I saw that spirit most vividly one Friday at the end of a 12-hour day. We'd just wrapped up our nightly show when an alcohol refinery near Rota exploded. Fire trucks were racing to the scene and Sarge knew we should be there too. We bolted from the office, tossed our gear in the van, and followed the wail of sirens out of town. I can still feel every bang of that bumpy road, struggling to unpack the camera in the back of the van without getting a concussion. Arriving at the refinery, we collected footage and interviews, and were warned about an invisible bubble of explosive gasses expanding from that first blast. Supposedly we were standing in the middle of another potential fireball. We were so high on adrenaline that we didn't think twice. There was no way we'd leave until the story was done.
Around that time, I don't remember exactly when, a new Commanding Officer took over at our detachment. His name was John Hopkins, and I heard that he'd served in the enlisted ranks before putting on his officer's uniform. He drew our respect right away, though he was hardly gentle in adjusting the station to his way of doing things. He surveyed our news-gathering operation and concluded that we'd grown complacent, that we had enough personnel and resources to drastically increase our productivity. Why, he asked, were we doing a measly 15-minute news show when we could easily mount a half-hour production. And why did we tape our show? Shouldn't we do it live?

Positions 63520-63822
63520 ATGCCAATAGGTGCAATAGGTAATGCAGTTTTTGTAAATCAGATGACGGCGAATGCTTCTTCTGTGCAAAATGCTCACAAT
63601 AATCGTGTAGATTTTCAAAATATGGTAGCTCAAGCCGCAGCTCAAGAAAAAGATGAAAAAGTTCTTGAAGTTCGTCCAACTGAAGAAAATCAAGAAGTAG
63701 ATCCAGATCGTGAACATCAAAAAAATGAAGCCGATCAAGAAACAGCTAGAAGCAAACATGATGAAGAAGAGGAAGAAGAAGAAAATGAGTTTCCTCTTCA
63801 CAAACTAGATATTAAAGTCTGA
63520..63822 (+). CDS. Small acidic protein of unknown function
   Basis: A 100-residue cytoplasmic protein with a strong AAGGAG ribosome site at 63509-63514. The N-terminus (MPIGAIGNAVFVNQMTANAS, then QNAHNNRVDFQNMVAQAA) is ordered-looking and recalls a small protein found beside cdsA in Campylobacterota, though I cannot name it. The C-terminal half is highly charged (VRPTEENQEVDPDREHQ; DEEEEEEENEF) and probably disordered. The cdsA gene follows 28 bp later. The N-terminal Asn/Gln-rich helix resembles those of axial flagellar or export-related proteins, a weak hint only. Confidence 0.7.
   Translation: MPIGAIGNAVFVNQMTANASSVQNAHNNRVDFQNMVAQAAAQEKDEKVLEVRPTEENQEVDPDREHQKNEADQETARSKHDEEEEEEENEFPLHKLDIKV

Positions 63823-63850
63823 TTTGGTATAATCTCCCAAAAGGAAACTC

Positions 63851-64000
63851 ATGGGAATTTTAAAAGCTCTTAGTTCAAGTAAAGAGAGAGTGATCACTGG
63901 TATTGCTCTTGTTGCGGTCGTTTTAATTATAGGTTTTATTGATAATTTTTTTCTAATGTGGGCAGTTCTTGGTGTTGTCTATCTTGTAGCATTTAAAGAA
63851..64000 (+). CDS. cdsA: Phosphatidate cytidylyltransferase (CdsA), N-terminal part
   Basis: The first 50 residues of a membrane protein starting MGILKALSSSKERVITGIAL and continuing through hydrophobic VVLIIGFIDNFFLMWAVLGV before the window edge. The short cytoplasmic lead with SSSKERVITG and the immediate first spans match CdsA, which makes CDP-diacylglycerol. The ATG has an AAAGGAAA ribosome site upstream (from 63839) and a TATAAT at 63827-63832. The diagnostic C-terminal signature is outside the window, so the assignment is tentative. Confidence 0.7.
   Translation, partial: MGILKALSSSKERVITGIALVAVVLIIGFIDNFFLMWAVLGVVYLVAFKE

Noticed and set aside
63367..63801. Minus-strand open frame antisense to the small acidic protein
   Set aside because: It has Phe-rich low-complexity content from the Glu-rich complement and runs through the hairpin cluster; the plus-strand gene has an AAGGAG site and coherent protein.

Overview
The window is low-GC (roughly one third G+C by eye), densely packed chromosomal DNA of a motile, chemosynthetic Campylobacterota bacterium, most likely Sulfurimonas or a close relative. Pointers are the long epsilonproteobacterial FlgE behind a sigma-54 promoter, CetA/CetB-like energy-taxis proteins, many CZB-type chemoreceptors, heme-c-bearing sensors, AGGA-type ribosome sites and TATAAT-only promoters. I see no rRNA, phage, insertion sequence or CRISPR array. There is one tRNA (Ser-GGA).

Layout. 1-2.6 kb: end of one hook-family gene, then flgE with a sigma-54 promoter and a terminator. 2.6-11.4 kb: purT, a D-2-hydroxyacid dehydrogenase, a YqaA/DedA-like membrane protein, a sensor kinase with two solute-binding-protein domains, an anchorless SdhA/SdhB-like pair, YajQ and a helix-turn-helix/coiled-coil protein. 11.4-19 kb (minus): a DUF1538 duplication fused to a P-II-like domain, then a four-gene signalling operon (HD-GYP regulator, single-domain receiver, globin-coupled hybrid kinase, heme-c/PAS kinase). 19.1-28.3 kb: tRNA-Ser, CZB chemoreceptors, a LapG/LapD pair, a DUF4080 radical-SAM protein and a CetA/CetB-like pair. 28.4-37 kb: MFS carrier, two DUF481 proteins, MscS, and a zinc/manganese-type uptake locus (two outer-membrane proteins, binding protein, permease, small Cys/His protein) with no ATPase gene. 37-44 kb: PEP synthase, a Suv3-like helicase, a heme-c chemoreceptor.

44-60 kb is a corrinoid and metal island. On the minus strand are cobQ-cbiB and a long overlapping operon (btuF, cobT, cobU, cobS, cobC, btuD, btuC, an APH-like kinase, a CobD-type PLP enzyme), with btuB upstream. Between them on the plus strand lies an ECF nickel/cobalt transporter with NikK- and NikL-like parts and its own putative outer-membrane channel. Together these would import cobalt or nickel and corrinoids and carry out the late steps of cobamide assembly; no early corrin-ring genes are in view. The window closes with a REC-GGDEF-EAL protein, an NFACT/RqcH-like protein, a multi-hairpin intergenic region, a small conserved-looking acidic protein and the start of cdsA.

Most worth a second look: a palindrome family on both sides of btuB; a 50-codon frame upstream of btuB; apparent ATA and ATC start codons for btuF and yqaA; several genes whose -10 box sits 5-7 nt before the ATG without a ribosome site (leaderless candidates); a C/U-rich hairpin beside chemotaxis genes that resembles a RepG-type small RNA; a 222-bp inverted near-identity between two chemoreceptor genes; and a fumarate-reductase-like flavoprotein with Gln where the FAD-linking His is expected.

Once again, my memories of those days -- more than 20 years ago -- aren't perfect. But I think that Sarge joined the rest of us in concluding that Lt. Hopkins was asking the impossible. There just wasn't enough news to justify a half-hour show. And we could hardly meet the lieutenant's demanding timeline to change our way of doing things. It went without saying that, obviously, doing our show live was just crazy. The C.O. dismissed our complaints and ordered us to redefine our notion of "crazy." Change was coming, he said, whether we liked it or not. We decided to like it.
Lt. Hopkins wasn't overly theoretical about his command philosophy. He gave the orders and we would follow them. But he did spend some time explaining how we could rethink our approach and, more importantly, unthink our preconceived limitations. Switching from 15 minutes to a half-hour didn't require twice the work. It called for a transformation in how we worked. Often the C.O.'s advice didn't fit our experience or preferences, but that was simply an opportunity to "expand" our experience and preferences! More often than not, Lt. Hopkins pushed us to do more than we thought we could. We strained against his demands, but we got better because of them.